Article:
Axenfeld-Rieger Syndrome, Type 1

Background and History: 

This congenital syndrome was first described by an Austrian ophthalmologist, Herweh Rieger, in 1935.  It is a rare disorder and multiple types have been described. There is considerable variation in the clinical picture and is therefore sometimes referred to as an anomaly rather than a specific disease known as a syndrome.

Clinical Correlations: 

A wide variety of abnormalities have been reported in this type of disorder.  The most serious is glaucoma which is present in at least half of patients.  Other common features are abnormalities of the iris (the colored part of the eye), the pupil, and the teeth.  The latter may be partially missing and are often cone-shaped and small.  The middle part of the face appears flat and the lower lip often is relatively prominent.  The umbilicus (‘belly button’) fails to retract properly in most cases and appears to have excess skin.  Rarely there is some hearing loss and there may be cardiac defects. 


 Regardless of type, this condition is inherited as an autosomal dominant disorder that requires only one copy of the mutation to cause disease.  Thus, the pattern of inheritance appears in a vertical configuration as the mutation is passed from one generation to the next.  An affected parent thus has a 50% chance of passing the responsible mutation to each of the children and therefore half of the offspring on average will inherit the Axenfeld-Rieger syndrome.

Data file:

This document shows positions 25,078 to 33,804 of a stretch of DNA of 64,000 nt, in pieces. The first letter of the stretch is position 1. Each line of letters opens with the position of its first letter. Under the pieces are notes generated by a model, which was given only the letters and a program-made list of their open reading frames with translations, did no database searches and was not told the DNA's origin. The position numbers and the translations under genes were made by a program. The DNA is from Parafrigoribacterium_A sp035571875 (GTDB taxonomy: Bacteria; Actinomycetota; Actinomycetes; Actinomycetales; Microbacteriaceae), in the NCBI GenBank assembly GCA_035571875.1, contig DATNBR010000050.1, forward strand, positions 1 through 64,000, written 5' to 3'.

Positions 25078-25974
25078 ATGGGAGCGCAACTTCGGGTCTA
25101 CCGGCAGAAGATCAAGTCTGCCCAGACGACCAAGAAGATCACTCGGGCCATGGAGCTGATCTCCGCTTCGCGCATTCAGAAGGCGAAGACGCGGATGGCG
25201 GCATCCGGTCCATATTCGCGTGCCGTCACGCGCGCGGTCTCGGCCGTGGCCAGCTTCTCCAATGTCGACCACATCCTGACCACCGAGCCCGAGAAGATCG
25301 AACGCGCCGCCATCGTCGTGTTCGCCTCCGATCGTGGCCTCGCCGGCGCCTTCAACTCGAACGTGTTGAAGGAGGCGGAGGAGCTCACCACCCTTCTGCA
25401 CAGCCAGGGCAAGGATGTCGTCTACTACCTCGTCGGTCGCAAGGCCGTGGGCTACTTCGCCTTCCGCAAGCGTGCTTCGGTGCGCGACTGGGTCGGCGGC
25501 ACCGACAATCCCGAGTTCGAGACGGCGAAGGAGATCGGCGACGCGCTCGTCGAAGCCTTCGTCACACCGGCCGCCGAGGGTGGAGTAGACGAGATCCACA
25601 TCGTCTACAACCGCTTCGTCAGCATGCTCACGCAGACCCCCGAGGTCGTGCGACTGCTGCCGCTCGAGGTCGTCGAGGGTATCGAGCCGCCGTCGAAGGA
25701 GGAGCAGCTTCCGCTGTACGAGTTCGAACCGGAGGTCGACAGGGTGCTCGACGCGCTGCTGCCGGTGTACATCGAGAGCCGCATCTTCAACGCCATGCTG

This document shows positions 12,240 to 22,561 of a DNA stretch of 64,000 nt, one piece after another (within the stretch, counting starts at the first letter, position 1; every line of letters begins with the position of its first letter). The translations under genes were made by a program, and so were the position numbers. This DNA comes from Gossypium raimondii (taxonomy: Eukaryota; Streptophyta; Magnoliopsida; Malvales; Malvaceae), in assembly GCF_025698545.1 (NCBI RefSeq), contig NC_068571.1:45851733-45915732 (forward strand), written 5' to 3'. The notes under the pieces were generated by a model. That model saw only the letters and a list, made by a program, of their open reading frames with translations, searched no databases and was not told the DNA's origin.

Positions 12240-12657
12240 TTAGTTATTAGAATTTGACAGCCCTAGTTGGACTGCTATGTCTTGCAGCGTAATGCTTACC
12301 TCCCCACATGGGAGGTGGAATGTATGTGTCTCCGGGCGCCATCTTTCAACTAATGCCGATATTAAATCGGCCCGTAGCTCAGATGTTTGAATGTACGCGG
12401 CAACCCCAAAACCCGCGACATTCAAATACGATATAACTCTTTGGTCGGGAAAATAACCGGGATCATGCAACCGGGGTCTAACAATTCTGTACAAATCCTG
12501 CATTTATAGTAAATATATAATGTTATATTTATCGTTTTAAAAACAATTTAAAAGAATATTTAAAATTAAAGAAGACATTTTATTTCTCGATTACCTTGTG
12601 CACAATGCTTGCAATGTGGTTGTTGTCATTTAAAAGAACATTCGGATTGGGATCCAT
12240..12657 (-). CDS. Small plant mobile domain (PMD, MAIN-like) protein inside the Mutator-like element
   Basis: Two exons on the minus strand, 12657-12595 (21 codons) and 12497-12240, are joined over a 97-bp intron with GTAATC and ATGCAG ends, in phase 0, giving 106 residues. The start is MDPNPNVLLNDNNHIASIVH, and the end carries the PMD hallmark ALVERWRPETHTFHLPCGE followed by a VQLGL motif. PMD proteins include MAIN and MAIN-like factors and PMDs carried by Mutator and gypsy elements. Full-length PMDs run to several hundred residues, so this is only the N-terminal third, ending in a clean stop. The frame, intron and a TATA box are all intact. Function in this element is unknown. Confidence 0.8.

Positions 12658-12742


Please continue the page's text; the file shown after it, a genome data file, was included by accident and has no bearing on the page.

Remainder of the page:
Diagnosis and Prognosis: 

The facial and umbilical features often allow the diagnosis at birth.  All offspring of affected parents should be examined during infancy as the glaucoma my already be present.  This requires immediate and lifelong treatment.  Dental evaluation is also important early in life to allow treatment early if necessary.  The prognosis is excellent, especially if no glaucoma is present.  Low vision aids may be useful.

Additional Information
Autosomal dominant